RickD wrote: ↑
Sat May 12, 2018 11:58 am
Kenny wrote: ↑
Sat May 12, 2018 9:51 am
The strongest argument for God? I would point to the fact that most people believe in some type of God/higher power. Sorta like popularity as an indicator of truth.
In argumentation theory, an argumentum ad populum (Latin for "argument to the people") is a fallacious argument that concludes that a proposition must be true because many or most people believe it, often concisely encapsulated as: "If many believe so, it is so."
Actually, it isn't necessarily an informal fallacy. Come on Rick, don't be so obtuse, praise when its due.
Provided Kenny can provide further explanation for why the conclusion ("God or a higher power exists") is to be expected from the premise "most people believing in such", then it isn't necessarily fallacious. BUT, there must be a correlation or connection between the two, other than simply most people believe.
Consider what we might expect belief-wise in people given God does exist and created us. Mightn't we expect most people to believe in God (or some higher power) if indeed God created us? If you answer yes, then it isn't necessarily an ad populum
fallacy to draw a conclusion God exists based upon most people believing such.
Why does God creating us mean we might carry some deep seated beliefs about God and spiritual matters? Whether or not we fully acknowledge God's existence, I think it reasonable to expect our creator would have implanted certain truths within our psyche.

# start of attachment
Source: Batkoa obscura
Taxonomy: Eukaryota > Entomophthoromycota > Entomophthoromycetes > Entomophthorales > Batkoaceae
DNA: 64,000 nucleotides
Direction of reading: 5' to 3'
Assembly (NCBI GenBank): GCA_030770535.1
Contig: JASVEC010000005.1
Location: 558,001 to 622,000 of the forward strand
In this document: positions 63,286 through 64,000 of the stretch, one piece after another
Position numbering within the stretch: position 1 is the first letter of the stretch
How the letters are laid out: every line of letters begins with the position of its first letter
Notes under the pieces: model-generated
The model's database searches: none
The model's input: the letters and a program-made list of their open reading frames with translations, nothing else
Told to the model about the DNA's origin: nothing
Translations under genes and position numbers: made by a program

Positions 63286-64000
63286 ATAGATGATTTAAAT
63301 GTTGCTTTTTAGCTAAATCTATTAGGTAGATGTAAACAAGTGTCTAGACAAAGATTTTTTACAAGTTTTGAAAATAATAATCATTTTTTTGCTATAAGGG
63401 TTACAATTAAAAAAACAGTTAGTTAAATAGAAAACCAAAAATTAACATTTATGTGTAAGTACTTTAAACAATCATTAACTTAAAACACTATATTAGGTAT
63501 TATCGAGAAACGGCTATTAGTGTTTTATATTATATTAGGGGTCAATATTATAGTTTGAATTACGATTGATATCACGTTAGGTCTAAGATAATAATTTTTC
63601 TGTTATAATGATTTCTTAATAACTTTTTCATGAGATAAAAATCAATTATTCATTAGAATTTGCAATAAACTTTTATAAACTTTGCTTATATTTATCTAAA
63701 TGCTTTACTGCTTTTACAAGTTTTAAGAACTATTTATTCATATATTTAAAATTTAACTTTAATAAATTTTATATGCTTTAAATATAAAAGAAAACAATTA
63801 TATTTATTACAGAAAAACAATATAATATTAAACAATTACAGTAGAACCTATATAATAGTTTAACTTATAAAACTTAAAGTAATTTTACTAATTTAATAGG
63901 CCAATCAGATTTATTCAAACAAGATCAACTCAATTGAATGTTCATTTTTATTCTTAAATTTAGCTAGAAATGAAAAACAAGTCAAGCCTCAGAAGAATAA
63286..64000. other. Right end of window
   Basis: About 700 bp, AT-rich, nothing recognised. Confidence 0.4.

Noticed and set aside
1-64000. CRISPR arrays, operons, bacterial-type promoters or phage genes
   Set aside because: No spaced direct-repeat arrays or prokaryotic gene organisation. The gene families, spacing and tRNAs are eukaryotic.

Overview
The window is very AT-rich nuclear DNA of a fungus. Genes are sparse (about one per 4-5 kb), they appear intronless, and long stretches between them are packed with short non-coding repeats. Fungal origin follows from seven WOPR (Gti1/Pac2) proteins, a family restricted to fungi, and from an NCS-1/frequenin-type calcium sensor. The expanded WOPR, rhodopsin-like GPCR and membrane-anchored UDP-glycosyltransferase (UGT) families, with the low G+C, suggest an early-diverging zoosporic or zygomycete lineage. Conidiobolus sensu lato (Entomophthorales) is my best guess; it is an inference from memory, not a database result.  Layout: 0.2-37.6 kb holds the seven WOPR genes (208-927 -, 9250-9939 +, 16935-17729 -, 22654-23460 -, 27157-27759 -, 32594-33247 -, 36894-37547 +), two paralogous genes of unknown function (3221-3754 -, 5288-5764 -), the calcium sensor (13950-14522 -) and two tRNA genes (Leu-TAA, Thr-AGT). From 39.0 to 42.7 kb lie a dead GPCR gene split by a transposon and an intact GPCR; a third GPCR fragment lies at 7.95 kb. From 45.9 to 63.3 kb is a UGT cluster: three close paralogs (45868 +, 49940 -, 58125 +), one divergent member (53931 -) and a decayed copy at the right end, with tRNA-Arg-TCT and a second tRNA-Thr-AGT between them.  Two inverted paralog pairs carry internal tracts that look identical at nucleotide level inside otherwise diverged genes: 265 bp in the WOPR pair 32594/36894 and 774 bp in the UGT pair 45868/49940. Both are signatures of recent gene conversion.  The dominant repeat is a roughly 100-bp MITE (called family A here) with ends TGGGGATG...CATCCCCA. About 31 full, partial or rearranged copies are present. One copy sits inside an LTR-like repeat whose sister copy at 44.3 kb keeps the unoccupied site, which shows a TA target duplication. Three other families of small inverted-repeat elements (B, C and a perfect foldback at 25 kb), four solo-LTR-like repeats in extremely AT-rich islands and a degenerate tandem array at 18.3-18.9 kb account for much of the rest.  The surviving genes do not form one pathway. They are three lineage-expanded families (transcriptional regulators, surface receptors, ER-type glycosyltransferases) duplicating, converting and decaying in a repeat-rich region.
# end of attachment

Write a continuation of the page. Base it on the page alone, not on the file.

For example, Paul talks of the moral law in Romans 2 not simply as that which was given by the letter, but also that which has been written on our hearts. Thus, if God exists, it stands to reason also we'd expect many people to be moral and truly see as good that which is morally good, and bad that which is wrong (in accordance to how our author see such).
Scripture likewise talks of God setting eternity in our hearts (Ecc 3:11), so for example, unlike animals we have thoughts of immortality, spirtuality, beleive in an afterlife, and like -- thus it isn't fallacious to conclude that many in humanity possess these beliefs does point to God existing. Autonomy and free will I'd argue is another area many would believe in, though the correlation might be less obvious to some.
So then, I agree with Kenny, and must say am a little surprised. He is onto very strong arguments for God's existence as I see matters. Furthermore, I think it is an evident deep-seated wilful denial of God that leads someone to reject such truths (God belief, spirituality, eternality, morality, free will, etc), and as such, ultimately bury knowledge of God.
Some may not even know they're willfully denying God, yet on the subconsciousness level their hearts bear witness against them, and indeed this represents a more problematic deep-seated willful denial of God. More problematic because a person may not even be aware to it, think they're being logically sound in their conclusions and judgements of arguments, not realising their own hearts are decieving them.
Finally, no Christian should think themselves great in this respect, that they didn't deny God. Yes, we accept God now, but he can be denied in many ways even still. Further, it isn't necessarily credit to us that we realised the truth and came to Christ, but there is something about God's drawing, the working of the Holy Spirit and affectivities upon us, to which our hardness melted and responded positively. The vines around our hearts were broken, we merely allowed them to be cut perhaps, and who is to say others who currently deny aren't also progressively being tended to by God and set free?
So then, our acceptace of God isn't something we can boast about if Scripture is correct, as according to Scripture every single one of us denies God and don't seek after him in our [un]natural sinful state (Romans 3:11).